Interface and erasure in Le Clézio’s ‘Mondo’ and Gatlif’s Mondo (1997): Problems of nterpretation and reception
The Algerian-born French filmmaker of Romani origin, Tony Gatlif and the Nobel prize-winning French author of Mauritian, French and British origins, J.-M. G. Le Clézio both draw attention to displaced individuals and groups that inhabit the margins of the postcolonial world. Gatlif has done this through films eflecting the history of Romani peoples. Le Clézio has always been devoted to cinema as a means of apprehending experience, yet his works have not been extensively translated to film media. Gatlif’s film Mondo, based on a story by Le Clézio, offers insight into the intersection of these two visions. The reception of both Gatlif’s militancy and Le Clézio’s commitment to writing about underrepresented individuals and communities remains as challenging and uncertain as the future, in Francophone and world cinema, of unclassifiable films like Mondo.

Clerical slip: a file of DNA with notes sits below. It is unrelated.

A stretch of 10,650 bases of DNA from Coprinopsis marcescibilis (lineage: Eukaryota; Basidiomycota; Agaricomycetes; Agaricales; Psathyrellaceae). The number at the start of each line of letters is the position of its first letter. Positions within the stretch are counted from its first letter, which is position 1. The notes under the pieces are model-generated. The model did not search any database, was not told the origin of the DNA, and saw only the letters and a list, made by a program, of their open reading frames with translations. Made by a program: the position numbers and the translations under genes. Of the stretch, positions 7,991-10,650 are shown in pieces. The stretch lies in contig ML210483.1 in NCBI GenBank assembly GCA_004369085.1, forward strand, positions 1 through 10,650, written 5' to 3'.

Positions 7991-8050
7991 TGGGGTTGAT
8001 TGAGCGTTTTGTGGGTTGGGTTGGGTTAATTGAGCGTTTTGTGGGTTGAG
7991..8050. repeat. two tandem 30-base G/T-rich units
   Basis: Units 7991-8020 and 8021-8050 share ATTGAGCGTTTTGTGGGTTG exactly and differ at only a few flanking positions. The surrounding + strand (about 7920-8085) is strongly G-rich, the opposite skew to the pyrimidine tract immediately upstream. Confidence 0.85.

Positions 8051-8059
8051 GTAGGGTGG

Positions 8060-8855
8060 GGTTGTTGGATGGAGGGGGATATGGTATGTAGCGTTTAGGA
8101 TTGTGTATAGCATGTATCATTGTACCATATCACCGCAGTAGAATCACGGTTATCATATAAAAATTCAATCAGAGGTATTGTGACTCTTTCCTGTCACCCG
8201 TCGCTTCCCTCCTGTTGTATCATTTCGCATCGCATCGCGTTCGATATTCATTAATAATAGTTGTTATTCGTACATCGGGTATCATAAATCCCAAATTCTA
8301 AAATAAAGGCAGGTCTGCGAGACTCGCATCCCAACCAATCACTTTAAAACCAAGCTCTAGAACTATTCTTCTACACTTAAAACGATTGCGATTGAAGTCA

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Document Type: Research Article
Affiliations: University of British Columbia
Publication date: 28 October 2011
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- The International Journal of Francophone Studies offers a critical preview for a new development in the understanding of 'France outside France', with a thorough insight into the network of disciplinary issues affiliated with this study. The journal complements the thriving area of scholarly interest in the French-speaking regions of the world, bringing a location of linguistic, cultural, historical and social dynamics within a single academic arena.
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